transportation

Boston Globe Web Staff

Out of many of the proposals Governor Patrick made in this State of the State address, an increase in transportation & infrastructure spending in particular struck a chord in the Berkshires.

The Governor’s specific mention of connecting Pittsfield to New York with commuter rail service was of particular interest to Pittsfield state representative Tricia Farley-Bouvier….

Sturmovik at en.wikipedia

The Massachusetts Department of Transportation issued a much anticipated plan Monday to improve public transportation, expand passenger rail and fix crumbling highways and bridges.  But, exactly how to pay for it all is left for another day.

  The plan calls for spending an additional $13 billion on transportation in Massachusetts during the next ten years. Governor Deval Patrick endorsed the plan  as” clear-eyed, non-partisan and fact based.”  He said the plan would keep the current transportation system operating and pay for what he called “modest strategic expansions”

As the Massachusetts Department of Transportation is developing its plan to replace a bridge over a vital freight rail corridor in Pittsfield, members of the public are being asked for their opinions.  WAMC’s Berkshire bureau Chief Lucas Willard reports…

Sturmovik at en.wikipedia

Massachusetts is facing huge budget deficits in its highway and mass transit systems. The Patrick administration is likely to call early next year for higher taxes and tolls.  The state, meanwhile, is putting millions of dollars more into a major transportation project in western Massachusetts.   WAMC’s Pioneer Valley Bureau Chief Paul Tuthill reports.

State and federal officials have announced $120 million in federal funding to build part of a high-speed rail project between New Haven, Conn. and Springfield, Mass.

The 62-mile project calls for service every 30 minutes during peak periods and every 60 minutes at other times. Speeds would reach up to 110 miles an hour.

Connecticut Gov. Dannel P. Malloy's office projects 1.26 million riders annually by 2030.

WAMC

Work has begun on a project that officials say will bring high speed passenger train service to the most heavily populated cities of western Massachusetts.   WAMC”s Pioneer Valley Bureau Chief Paul Tuthill reports.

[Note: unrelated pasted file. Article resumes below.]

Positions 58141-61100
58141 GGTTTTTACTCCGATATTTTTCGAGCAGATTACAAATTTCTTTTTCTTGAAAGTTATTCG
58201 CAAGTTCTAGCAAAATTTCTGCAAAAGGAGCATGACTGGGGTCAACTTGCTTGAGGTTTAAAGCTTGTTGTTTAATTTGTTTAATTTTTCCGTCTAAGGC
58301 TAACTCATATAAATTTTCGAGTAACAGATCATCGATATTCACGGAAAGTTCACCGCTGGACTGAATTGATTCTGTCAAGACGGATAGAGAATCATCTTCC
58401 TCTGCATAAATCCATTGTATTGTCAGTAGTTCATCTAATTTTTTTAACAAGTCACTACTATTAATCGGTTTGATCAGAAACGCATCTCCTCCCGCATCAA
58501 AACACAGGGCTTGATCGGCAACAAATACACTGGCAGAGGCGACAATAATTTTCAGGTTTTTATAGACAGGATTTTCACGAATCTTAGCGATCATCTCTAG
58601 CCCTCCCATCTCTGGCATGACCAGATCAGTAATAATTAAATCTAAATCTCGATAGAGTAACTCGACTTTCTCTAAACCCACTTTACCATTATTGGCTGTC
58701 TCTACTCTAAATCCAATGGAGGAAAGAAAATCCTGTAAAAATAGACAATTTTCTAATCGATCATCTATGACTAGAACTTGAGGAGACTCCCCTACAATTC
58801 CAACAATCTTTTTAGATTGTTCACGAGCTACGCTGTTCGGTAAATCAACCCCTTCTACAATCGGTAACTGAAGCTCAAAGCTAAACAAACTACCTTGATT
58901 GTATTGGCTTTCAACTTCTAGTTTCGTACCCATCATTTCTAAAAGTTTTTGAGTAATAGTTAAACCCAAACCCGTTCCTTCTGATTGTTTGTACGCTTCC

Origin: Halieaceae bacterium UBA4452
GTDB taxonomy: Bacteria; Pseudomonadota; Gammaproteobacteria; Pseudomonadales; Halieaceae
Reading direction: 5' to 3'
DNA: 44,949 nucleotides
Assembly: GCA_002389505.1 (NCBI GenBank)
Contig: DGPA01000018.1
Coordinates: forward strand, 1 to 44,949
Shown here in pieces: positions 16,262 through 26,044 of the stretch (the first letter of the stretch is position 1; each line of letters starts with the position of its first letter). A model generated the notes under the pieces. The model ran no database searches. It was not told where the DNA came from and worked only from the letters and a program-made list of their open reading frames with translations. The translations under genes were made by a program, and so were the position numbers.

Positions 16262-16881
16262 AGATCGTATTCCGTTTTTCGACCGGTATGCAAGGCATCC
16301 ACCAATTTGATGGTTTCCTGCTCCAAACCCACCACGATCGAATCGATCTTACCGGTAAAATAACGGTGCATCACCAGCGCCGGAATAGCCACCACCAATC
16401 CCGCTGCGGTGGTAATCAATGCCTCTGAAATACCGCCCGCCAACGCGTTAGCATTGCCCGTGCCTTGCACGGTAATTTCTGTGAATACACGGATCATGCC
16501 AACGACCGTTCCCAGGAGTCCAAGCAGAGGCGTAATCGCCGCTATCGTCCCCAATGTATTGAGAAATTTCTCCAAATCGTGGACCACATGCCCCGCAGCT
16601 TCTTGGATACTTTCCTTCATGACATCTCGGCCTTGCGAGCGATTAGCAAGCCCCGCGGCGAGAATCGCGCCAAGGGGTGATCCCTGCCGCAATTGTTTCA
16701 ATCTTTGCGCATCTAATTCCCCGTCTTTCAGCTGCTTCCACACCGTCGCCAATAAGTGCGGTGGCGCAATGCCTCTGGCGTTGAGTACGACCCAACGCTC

Connecticut's transportation commissioner is defending a half-billion dollar, bus-only corridor as critics say its construction is wrecking neighborhoods in Hartford. WAMC’s Lucas Willard has more…

In an interview with The Associated Press on Thursday, Commissioner James Redeker said the project is the state's biggest, but officials aren't deterred. He says the state is "1,000 percent" behind delivering the project on schedule and on budget, or perhaps earlier and cheaper.

Redeker said the state will also increase marketing for the project.

WAMC

A general contractor has been selected to manage the building of a major transportation project in western Massachusetts.  A recent influx of federal  funds  has the long  stalled redevelopment of Springfield’s derelict train station back on the fast track, as WAMC’s Pioneer Valley Bureau Chief Paul Tuthill reports

Patrick Donges/WAMC

This week the Massachusetts Senate passed a transportation bond bill designed to fund a slew of long-term , major transportation projects but time is running out before it can be approved by the Governor. WAMC’s Berkshire Bureau Chief Lucas Willard reports…

The bill titled An Act Financing Improvements to the Commonwealth’s Transportation System  was approved by the Senate this week to provide nearly 1.4 billion in state and federal aid to infrastructure projects across Massachusetts.

The opening of the northern section of the Bennington Bypass has been delayed a month after the lead contractor assisted with recovery efforts from Tropical Storm Irene.

The Bennington Banner reports contractor J.A. McDonald recently sought an extension because of its efforts to help clear rivers and repair roads following the storm last August.
The northern section of Route 279 is the second of the three-part road system that would allow traffic to bypass downtown Bennington. The first part opened in 2004.
A date for its opening hasn't been announced.

Pages